The victim must prove to the court that the case was dismissed in his favor. If there was a plea deal or the victim pleaded to a lesser charge, a successful malicious prosecution case is unlikely. Likewise, if there was a not guilty verdict, proving malicious prosecution can be difficult.

2. Active involvement

For their case to be successful, the plaintiff must be able to prove that the prosecutor played an active role in the criminal case. For instance, it was the prosecutor who filed the charges, handled the case, and supervised the other attorneys handling the case.

3. Probable cause

The prosecutor must be able to prove that the defendant had probable cause to commit a crime. If they are able to gather enough evidence to support reasonable suspicion for committing a crime or that it was more likely for the defendant to commit the crime, then there is probable cause.

4. Improper Purpose

To prove improper purpose, the plaintiff must be able to show that the prosecution did not make a mistake or gathered information but relied on that wrong information. Pursuing the case despite the lack of probable cause is a good example of improper purpose.

However, the problem with filing a malicious prosecution case is that the prosecutor is immuned from any liability in such types of cases. Such immunity is designed to protect prosecutors and other law enforcers so that they can do their jobs without having to defend themselves from allegations of malicious prosecution.

However, if it can be proven that the prosecutor acted beyond his authority by instigating or pursuing a criminal case, they may be exempted from such immunity.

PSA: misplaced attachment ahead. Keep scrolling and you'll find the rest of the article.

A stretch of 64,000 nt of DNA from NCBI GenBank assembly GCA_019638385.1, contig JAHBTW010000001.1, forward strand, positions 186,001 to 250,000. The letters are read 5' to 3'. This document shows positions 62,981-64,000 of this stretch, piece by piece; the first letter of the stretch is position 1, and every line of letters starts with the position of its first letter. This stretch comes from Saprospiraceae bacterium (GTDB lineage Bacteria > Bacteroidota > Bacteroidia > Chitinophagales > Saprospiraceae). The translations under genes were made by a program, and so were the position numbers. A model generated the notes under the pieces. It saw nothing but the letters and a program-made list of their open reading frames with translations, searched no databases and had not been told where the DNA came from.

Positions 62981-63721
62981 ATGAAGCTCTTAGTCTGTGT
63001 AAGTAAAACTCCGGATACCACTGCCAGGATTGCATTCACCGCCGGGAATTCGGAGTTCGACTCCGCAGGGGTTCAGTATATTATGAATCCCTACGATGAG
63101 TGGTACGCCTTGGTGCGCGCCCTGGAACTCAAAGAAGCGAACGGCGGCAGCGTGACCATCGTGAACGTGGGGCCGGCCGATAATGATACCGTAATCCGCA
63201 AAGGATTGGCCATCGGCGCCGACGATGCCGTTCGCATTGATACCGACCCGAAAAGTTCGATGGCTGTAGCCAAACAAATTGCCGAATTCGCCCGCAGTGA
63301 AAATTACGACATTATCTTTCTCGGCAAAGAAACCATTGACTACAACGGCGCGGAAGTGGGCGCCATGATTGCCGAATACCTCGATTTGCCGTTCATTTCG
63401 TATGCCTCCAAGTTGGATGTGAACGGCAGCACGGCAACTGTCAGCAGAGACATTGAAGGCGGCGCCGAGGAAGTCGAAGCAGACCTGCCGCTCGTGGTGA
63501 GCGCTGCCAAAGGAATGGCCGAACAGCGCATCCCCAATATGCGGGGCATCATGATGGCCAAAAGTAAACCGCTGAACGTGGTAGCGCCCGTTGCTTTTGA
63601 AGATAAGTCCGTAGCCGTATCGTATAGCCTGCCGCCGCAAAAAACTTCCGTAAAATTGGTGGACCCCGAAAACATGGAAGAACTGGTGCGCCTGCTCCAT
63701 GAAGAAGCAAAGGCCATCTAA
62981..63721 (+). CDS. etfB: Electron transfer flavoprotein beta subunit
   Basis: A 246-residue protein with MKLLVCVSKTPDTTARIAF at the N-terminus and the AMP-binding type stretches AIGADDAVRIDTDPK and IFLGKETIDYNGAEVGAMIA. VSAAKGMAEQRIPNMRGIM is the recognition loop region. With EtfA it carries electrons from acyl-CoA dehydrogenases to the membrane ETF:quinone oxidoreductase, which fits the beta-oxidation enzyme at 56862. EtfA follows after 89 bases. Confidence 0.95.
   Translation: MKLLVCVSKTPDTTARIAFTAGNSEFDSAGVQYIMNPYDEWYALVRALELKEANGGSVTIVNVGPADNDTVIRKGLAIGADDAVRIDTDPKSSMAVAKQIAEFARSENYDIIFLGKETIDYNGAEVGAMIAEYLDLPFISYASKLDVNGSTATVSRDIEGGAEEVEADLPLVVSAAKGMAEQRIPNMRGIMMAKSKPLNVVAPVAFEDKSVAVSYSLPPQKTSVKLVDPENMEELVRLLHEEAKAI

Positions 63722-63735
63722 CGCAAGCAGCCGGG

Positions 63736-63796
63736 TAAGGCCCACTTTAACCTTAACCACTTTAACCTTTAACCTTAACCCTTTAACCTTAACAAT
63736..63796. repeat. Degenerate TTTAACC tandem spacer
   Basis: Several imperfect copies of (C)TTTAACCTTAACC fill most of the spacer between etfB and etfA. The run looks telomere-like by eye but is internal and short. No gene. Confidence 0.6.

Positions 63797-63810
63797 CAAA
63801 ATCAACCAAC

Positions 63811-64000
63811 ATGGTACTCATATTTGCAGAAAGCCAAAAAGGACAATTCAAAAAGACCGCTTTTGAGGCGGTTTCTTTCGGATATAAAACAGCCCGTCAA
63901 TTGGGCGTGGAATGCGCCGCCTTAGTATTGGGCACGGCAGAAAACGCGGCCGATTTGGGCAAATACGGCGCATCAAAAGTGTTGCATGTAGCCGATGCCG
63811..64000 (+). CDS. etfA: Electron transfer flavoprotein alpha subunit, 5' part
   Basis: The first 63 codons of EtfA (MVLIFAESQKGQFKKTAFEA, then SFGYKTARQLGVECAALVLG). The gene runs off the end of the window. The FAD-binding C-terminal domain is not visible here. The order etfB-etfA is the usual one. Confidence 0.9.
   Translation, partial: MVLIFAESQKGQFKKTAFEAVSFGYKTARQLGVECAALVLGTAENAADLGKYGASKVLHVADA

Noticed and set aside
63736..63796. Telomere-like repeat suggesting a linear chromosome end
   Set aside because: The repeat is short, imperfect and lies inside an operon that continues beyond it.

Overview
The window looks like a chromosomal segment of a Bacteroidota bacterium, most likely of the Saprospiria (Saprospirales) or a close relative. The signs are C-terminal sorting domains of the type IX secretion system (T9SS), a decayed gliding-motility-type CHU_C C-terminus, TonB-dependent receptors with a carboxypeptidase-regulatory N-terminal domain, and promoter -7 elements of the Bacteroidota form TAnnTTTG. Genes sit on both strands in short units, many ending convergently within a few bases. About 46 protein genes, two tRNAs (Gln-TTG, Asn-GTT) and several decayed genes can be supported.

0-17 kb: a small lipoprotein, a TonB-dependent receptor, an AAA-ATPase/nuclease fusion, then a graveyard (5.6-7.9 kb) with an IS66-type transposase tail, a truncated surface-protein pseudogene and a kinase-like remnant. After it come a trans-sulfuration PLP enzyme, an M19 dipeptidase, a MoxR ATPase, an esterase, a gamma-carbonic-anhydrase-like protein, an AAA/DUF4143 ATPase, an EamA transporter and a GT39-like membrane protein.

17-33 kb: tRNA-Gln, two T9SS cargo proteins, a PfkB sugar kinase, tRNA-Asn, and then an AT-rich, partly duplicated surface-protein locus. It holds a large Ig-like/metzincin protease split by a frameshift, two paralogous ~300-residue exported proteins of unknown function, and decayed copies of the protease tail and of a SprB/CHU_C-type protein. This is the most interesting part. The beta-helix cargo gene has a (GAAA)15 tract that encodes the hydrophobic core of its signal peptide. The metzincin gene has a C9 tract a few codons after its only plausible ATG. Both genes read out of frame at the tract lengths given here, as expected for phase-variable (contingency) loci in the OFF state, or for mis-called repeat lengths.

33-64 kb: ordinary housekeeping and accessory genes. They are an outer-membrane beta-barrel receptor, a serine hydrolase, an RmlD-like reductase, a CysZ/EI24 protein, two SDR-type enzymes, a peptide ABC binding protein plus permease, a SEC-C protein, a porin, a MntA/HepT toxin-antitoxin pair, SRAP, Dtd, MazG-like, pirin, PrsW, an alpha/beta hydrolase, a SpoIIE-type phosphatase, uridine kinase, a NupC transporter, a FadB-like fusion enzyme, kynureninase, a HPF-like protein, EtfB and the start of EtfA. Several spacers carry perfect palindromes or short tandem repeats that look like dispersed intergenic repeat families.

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Defining Criminal Assault

Most people believe that assault is actual physical harm inflicted on someone, but in general just the threat of harm can be considered criminal assault. It is one of the few criminal offenses for which a person can be charged with little or no evidence. By definition, anyone can state that they had been threatened with bodily harm, and this could be grounds for an arrest of the accused. Criminal assault can be a misdemeanor or felony depending on the circumstances of the incident. For example, simple assault such as swinging a bat but not making actual contact is a misdemeanor while aggravated assault, where actual physical harm occurs usually with a deadly weapon, is a felony.

State law dictates what constitutes criminal assault within its jurisdiction, so what may be criminal assault in one state may not be in another state. It is important when being accused of criminal assault that you retain a lawyer who has an in-depth knowledge of state law as well as an active practice in the jurisdiction. Criminal defense lawyers and state prosecutors in the same jurisdiction tend to know each other as well as other officers of the court, which can make your defense go more smoothly than if you bring in an outsider, no matter how experienced or knowledgeable.

The usual companion of assault is battery, which is the attempted or actual intentional or negligent infliction of bodily harm. In general, it follows that a charge of battery also includes assault, but a charge of assault does not necessarily include battery. Battery may also be classified as a misdemeanor or felony.

Because little evidence is required for a charge of assault, a conviction or dismissal boils down to how good the defense lawyer is in handling the case. It may not even get to a trial if the defense can provide a good reason for the case to be dismissed i.e. an alibi that proves the defendant could not possibly have been present at the time of the alleged incident to do the assault.